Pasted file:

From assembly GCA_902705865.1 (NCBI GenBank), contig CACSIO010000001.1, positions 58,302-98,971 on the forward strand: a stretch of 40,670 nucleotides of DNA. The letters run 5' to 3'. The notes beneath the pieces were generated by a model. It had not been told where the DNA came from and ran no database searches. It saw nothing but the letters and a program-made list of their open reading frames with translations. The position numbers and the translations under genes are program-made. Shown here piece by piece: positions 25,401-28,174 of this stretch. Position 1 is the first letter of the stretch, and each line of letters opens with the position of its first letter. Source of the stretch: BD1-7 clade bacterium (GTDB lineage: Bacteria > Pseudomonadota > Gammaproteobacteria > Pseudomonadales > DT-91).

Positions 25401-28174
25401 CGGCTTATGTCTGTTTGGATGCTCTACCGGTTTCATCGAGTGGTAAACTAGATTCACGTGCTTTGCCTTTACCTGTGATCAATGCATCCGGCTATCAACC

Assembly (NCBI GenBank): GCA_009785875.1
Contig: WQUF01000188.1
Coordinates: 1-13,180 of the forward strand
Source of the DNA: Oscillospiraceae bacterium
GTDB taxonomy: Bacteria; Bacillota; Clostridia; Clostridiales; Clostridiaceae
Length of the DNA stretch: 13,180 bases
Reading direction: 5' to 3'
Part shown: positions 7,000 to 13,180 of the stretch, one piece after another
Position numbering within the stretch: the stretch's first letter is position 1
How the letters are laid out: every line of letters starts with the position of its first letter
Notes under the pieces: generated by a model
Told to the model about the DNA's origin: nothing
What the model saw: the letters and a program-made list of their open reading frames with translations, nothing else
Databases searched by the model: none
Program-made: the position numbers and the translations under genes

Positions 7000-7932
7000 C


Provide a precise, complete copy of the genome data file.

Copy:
From assembly GCA_902705865.1 (NCBI GenBank), contig CACSIO010000001.1, positions 58,302-98,971 on the forward strand: a stretch of 40,670 nucleotides of DNA. The letters run 5' to 3'. The notes beneath the pieces were generated by a model. It had not been told where the DNA came from and ran no database searches. It saw nothing but the letters and a program-made list of their open reading frames with translations. The position numbers and the translations under genes are program-made. Shown here piece by piece: positions 25,401-28,174 of this stretch. Position 1 is the first letter of the stretch, and each line of letters opens with the position of its first letter. Source of the stretch: BD1-7 clade bacterium (GTDB lineage: Bacteria > Pseudomonadota > Gammaproteobacteria > Pseudomonadales > DT-91).

Positions 25401-28174
25401 CGGCTTATGTCTGTTTGGATGCTCTACCGGTTTCATCGAGTGGTAAACTAGATTCACGTGCTTTGCCTTTACCTGTGATCAATGCATCCGGCTATCAACC

Assembly (NCBI GenBank): GCA_009785875.1
Contig: WQUF01000188.1
Coordinates: 1-13,180 of the forward strand
Source of the DNA: Oscillospiraceae bacterium
GTDB taxonomy: Bacteria; Bacillota; Clostridia; Clostridiales; Clostridiaceae
Length of the DNA stretch: 13,180 bases
Reading direction: 5' to 3'
Part shown: positions 7,000 to 13,180 of the stretch, one piece after another
Position numbering within the stretch: the stretch's first letter is position 1
How the letters are laid out: every line of letters starts with the position of its first letter
Notes under the pieces: generated by a model
Told to the model about the DNA's origin: nothing
What the model saw: the letters and a program-made list of their open reading frames with translations, nothing else
Databases searched by the model: none
Program-made: the position numbers and the translations under genes

Positions 7000-7932
7000 C